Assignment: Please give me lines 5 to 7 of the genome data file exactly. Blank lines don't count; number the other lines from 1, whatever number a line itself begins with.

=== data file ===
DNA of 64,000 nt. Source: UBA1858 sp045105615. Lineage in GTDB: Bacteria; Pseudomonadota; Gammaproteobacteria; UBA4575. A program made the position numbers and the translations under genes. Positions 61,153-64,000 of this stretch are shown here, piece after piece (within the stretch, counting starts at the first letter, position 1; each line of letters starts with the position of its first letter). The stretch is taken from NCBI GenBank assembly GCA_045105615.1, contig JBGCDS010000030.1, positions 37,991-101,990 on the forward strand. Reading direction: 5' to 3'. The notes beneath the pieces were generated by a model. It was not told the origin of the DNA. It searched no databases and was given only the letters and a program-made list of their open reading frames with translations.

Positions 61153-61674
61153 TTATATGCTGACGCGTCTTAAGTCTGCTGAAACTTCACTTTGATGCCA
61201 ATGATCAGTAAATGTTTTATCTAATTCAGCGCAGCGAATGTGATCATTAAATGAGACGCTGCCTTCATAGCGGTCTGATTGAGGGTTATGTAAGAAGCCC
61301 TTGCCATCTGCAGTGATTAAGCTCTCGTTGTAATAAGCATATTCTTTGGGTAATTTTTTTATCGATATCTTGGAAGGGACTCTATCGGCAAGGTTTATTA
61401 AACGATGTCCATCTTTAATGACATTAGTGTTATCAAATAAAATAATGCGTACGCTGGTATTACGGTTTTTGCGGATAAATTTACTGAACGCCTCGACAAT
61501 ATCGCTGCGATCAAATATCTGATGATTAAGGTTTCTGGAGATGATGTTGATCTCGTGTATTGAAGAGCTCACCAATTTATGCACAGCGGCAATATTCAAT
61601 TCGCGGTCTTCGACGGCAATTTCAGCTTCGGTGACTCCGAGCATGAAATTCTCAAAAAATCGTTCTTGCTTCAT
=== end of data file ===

61301 TTGCCATCTGCAGTGATTAAGCTCTCGTTGTAATAAGCATATTCTTTGGGTAATTTTTTTATCGATATCTTGGAAGGGACTCTATCGGCAAGGTTTATTA
61401 AACGATGTCCATCTTTAATGACATTAGTGTTATCAAATAAAATAATGCGTACGCTGGTATTACGGTTTTTGCGGATAAATTTACTGAACGCCTCGACAAT
61501 ATCGCTGCGATCAAATATCTGATGATTAAGGTTTCTGGAGATGATGTTGATCTCGTGTATTGAAGAGCTCACCAATTTATGCACAGCGGCAATATTCAAT